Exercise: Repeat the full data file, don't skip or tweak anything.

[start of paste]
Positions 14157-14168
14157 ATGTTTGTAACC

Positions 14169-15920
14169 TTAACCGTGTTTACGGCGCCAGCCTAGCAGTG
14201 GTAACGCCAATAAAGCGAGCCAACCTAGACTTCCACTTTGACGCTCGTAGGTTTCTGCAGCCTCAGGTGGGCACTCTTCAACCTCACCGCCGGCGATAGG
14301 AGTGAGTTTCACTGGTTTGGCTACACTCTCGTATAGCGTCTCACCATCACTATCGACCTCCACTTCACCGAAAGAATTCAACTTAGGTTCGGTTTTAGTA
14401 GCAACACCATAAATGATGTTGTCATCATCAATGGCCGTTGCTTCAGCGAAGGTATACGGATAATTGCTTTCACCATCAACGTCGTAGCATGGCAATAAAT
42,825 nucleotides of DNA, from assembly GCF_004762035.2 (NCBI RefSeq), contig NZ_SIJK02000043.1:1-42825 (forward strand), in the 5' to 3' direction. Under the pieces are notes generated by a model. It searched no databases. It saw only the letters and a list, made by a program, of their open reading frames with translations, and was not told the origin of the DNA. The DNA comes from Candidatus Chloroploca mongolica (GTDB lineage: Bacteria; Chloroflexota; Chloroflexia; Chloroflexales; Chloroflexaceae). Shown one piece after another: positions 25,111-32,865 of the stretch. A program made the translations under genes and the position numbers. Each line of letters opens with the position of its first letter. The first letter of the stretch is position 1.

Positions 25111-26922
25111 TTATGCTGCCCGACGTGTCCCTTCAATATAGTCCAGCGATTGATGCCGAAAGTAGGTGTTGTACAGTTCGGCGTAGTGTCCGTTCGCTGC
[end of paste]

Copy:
Positions 14157-14168
14157 ATGTTTGTAACC

Positions 14169-15920
14169 TTAACCGTGTTTACGGCGCCAGCCTAGCAGTG
14201 GTAACGCCAATAAAGCGAGCCAACCTAGACTTCCACTTTGACGCTCGTAGGTTTCTGCAGCCTCAGGTGGGCACTCTTCAACCTCACCGCCGGCGATAGG
14301 AGTGAGTTTCACTGGTTTGGCTACACTCTCGTATAGCGTCTCACCATCACTATCGACCTCCACTTCACCGAAAGAATTCAACTTAGGTTCGGTTTTAGTA
14401 GCAACACCATAAATGATGTTGTCATCATCAATGGCCGTTGCTTCAGCGAAGGTATACGGATAATTGCTTTCACCATCAACGTCGTAGCATGGCAATAAAT
42,825 nucleotides of DNA, from assembly GCF_004762035.2 (NCBI RefSeq), contig NZ_SIJK02000043.1:1-42825 (forward strand), in the 5' to 3' direction. Under the pieces are notes generated by a model. It searched no databases. It saw only the letters and a list, made by a program, of their open reading frames with translations, and was not told the origin of the DNA. The DNA comes from Candidatus Chloroploca mongolica (GTDB lineage: Bacteria; Chloroflexota; Chloroflexia; Chloroflexales; Chloroflexaceae). Shown one piece after another: positions 25,111-32,865 of the stretch. A program made the translations under genes and the position numbers. Each line of letters opens with the position of its first letter. The first letter of the stretch is position 1.

Positions 25111-26922
25111 TTATGCTGCCCGACGTGTCCCTTCAATATAGTCCAGCGATTGATGCCGAAAGTAGGTGTTGTACAGTTCGGCGTAGTGTCCGTTCGCTGC